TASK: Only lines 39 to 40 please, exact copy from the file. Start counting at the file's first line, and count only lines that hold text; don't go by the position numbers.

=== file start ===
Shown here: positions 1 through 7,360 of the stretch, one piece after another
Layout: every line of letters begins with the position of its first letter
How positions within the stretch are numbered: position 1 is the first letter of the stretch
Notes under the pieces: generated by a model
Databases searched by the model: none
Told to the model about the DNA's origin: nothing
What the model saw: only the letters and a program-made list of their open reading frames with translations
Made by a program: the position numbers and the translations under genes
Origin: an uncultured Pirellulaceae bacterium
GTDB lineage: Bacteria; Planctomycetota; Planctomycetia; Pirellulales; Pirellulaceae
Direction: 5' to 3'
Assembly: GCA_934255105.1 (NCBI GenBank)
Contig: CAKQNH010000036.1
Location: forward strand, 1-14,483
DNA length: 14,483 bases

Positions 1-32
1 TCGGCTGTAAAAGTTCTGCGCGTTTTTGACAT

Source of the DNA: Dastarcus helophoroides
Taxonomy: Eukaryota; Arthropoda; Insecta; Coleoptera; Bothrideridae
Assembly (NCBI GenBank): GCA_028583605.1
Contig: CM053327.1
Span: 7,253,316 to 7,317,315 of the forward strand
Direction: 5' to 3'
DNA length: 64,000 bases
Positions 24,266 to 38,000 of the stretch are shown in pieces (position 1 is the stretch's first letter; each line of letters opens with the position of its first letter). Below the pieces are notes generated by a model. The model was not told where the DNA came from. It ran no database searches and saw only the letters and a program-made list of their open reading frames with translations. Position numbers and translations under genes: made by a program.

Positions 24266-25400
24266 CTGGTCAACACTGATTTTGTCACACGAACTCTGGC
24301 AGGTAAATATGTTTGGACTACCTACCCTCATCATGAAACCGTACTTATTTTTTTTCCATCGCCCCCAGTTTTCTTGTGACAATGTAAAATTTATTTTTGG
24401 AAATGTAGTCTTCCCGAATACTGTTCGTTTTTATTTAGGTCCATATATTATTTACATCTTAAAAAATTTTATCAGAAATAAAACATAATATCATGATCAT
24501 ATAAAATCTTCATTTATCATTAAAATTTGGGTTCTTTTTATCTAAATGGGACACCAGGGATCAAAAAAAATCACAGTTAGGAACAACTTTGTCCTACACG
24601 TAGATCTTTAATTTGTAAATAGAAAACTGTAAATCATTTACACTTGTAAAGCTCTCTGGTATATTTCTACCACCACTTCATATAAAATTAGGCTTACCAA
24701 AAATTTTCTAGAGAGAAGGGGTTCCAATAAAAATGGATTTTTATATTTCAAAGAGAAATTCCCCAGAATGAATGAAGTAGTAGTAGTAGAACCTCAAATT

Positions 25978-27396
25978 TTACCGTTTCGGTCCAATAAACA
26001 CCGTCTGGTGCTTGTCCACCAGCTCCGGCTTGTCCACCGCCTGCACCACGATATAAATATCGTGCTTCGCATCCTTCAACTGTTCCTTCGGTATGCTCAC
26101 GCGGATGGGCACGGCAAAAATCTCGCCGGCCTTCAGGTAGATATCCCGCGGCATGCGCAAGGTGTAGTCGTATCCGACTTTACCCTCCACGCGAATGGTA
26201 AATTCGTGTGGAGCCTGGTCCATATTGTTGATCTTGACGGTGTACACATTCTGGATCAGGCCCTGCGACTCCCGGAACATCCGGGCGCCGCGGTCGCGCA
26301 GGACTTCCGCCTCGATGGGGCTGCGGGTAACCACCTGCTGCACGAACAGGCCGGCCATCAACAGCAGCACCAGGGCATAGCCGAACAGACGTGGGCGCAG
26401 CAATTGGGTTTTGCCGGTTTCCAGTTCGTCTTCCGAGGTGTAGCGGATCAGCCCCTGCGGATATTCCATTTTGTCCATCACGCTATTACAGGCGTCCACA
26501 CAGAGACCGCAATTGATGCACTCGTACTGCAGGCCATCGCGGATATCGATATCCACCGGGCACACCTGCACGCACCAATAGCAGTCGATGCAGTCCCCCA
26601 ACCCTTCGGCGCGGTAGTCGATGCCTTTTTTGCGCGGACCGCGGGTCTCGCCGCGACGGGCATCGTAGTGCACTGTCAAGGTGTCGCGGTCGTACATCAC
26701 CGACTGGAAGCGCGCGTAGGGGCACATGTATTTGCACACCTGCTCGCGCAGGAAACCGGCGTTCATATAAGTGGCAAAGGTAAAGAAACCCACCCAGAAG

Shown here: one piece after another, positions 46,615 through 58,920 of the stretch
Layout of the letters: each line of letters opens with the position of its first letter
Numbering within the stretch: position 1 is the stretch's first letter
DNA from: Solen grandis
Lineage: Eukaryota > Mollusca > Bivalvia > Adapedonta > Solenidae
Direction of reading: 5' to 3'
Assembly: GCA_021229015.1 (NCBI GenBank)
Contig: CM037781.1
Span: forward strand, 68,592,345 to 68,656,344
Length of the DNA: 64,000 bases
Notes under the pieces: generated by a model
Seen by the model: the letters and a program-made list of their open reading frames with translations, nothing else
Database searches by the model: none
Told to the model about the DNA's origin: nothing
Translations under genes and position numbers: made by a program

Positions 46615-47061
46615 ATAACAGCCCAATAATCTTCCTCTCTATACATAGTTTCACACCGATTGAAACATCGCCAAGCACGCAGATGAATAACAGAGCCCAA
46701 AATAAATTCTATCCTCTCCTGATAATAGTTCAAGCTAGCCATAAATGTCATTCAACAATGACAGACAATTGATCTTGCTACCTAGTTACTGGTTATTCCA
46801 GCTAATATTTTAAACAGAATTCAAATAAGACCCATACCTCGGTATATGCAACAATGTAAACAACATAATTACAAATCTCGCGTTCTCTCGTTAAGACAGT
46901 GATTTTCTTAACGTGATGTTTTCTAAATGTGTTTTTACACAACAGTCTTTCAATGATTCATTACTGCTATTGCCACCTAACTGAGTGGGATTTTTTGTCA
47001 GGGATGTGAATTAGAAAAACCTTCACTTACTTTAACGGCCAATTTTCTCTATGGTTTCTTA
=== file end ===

26401 CAATTGGGTTTTGCCGGTTTCCAGTTCGTCTTCCGAGGTGTAGCGGATCAGCCCCTGCGGATATTCCATTTTGTCCATCACGCTATTACAGGCGTCCACA
26501 CAGAGACCGCAATTGATGCACTCGTACTGCAGGCCATCGCGGATATCGATATCCACCGGGCACACCTGCACGCACCAATAGCAGTCGATGCAGTCCCCCA